First, there was the slump in the small car segment in the previous quarters. Second, the rise of the SUV1 (length <4400mm and price up to Rs.1.5 million) category in India. During April-December 2011, sales in the SUV1 segment rose phenomenally by 22.57% y-o-y – the highest amongst all categories. Third, indications by Ford’s market share. From what began as a journey 17 years back with a disaster called the Ford Escort, the company is today (as on December 31, 2011) the fifth-largest passenger car maker in the country, with a market share of 4.67%. But talk about the overall passenger vehicle market (which includes the SUV segment), and Ford’s rank slips three places to eighth (share of 3.68%), just ahead of the four-year-old in India Volkswagen, a crippled-without-diesel-technology Honda SIEL, and the late-mover in the small car and SUV market SkodaAuto India. What this clearly indicated to Mulally was a clear opportunity to achieve a growth in sales volume for Ford in the country by riding the rising ‘demand’ wave of compact SUVs. The quick-to-act Mulally wanted to make a swift move to strengthen Ford’s weakening grip on the overall passenger vehicles market in the country. It happened at the Auto Expo 2012. [Wonder why Mulally was the only Global CEO of any foreign automaker at the Expo this year?]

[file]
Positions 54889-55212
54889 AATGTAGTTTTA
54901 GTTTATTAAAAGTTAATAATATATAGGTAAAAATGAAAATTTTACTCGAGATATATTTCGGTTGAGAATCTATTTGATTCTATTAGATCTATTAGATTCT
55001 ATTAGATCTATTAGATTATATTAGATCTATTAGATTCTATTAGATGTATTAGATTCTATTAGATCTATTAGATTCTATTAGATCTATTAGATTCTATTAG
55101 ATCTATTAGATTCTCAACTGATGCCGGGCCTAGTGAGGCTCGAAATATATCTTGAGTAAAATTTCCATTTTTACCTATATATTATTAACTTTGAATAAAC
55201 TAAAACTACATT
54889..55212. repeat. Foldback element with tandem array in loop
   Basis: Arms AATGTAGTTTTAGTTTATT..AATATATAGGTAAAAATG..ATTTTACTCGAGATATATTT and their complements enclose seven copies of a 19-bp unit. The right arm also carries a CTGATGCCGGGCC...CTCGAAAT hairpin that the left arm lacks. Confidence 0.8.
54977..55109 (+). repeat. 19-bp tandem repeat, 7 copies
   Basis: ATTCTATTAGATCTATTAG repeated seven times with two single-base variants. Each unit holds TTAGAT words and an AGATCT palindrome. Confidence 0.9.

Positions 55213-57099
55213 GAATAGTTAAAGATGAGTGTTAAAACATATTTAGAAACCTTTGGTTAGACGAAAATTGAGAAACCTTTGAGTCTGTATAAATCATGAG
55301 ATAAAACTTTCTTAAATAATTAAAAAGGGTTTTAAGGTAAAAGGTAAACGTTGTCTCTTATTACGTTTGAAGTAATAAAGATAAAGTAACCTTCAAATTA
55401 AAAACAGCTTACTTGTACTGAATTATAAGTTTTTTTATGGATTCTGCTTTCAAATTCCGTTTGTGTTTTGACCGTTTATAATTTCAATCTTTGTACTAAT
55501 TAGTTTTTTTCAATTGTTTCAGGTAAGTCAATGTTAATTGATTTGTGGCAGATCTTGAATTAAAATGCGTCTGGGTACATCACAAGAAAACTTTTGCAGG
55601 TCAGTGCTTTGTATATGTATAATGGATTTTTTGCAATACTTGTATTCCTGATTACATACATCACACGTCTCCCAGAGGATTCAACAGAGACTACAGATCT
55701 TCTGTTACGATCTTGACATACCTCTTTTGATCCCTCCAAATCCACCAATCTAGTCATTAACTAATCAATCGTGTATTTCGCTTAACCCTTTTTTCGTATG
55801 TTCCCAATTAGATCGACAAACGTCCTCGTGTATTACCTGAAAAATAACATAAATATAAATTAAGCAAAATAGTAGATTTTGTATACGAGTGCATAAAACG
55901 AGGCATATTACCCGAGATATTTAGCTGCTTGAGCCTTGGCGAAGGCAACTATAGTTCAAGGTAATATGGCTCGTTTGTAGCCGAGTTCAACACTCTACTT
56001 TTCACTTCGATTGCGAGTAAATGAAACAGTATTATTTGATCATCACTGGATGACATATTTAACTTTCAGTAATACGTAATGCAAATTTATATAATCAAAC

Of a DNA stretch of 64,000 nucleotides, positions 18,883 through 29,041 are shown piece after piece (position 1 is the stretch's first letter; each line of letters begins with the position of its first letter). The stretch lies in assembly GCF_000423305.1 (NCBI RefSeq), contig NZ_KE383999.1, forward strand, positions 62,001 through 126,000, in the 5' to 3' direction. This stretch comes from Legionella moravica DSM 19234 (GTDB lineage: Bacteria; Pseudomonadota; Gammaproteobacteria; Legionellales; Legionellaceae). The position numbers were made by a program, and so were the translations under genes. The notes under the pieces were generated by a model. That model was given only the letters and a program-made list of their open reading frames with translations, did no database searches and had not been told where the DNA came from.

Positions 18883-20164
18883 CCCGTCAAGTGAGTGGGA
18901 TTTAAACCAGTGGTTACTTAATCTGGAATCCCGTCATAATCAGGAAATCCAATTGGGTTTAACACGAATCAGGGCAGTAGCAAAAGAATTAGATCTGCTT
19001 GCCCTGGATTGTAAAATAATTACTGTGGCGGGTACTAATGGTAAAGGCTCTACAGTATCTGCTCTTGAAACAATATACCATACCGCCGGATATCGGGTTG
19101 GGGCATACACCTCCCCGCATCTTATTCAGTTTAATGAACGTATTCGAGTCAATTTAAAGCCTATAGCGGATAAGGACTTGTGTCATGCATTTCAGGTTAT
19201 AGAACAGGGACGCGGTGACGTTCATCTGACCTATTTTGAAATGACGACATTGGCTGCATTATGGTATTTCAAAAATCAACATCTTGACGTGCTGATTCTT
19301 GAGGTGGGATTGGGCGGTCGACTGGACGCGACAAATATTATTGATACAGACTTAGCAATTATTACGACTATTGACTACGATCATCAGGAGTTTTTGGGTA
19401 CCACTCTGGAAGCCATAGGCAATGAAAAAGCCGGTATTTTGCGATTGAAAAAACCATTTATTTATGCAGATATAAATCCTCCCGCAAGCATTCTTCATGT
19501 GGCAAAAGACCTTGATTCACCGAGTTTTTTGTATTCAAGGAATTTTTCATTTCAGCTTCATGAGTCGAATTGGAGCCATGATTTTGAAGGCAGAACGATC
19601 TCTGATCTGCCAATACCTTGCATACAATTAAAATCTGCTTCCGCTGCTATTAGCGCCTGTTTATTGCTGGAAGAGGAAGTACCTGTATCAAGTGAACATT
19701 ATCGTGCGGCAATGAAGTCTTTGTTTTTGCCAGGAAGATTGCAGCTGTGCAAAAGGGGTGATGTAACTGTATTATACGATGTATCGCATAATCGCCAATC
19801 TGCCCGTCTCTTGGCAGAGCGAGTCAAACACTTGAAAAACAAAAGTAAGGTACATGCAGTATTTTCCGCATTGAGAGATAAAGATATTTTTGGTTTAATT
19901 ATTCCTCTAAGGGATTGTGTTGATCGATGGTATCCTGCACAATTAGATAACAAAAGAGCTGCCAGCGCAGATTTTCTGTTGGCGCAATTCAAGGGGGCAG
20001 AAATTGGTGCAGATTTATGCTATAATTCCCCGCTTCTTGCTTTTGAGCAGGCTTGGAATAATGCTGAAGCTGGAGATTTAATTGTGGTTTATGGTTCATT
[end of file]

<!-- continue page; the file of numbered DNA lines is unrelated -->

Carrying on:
To achieve his purpose, Mulally launched a reworked version of its EcoSport SUV. And even the pricing of the EcoSport – estimated to fall between Rs.0.6-0.9 million, as per industry watchers – could make the model an attractive catch in the segment.

But Mulally is only human. His new SUV bet on India is fuelled by a concern too. Not only is the compact category behaving in a manner unwanted, Ford is currently struggling to maintain its sales growth in the country for various reasons, and across segments. First, hatchbacks. Competition in the hatchback segment has only heated up since the entry of Figo. In the past fifteen months, the count of compact models in the Indian market has increased by 27.3% to 28. As for sales of the Figo, though the reaction to the launch was extremely encouraging in the first 12 months post-launch (it sold 78,000 units in FY2010-11), competition has only been rough on it in recent months. Its sales fell by 7.66% y-o-y to 48,925 units during April-December 2011. Second, the mid-sized segment. Amidst launches like the new Maruti SX4 diesel, Hyundai Fluidic Verna & Volkswagen Vento, the new-generation Fiesta from Ford’s stable failed to make the desired impact because it was priced higher. Third, during the same period, when unit sales in the SUV4 segment grew by 11.88%, that of Ford Endeavour fell by 6.54%. Overall, Ford India’s growth fell y-o-y by 3.3% during the first nine months of FY2011-12 (selling 66,467 units) as compared to the positive 0.5% growth recorded by the passenger vehicle segment in India (1,804,000 units). Therefore, Mulally hopes that the compact SUV (built on Ford’s B-platform, the product will carry a new 1.0-litre, three-cylinder, and a direct-injection turbo-petrol motor under the hood, and which will be manufactured at its Chennai plant) will prove a quick revival dose for the company’s sales in FY2012-13. “We believe the compact SUV will create a new segment in India, as it has the flexibility of an SUV with the fuel efficiency that the modern consumer is looking for,” says Alan Mulally, President & CEO, Ford Motor Company, to B&E.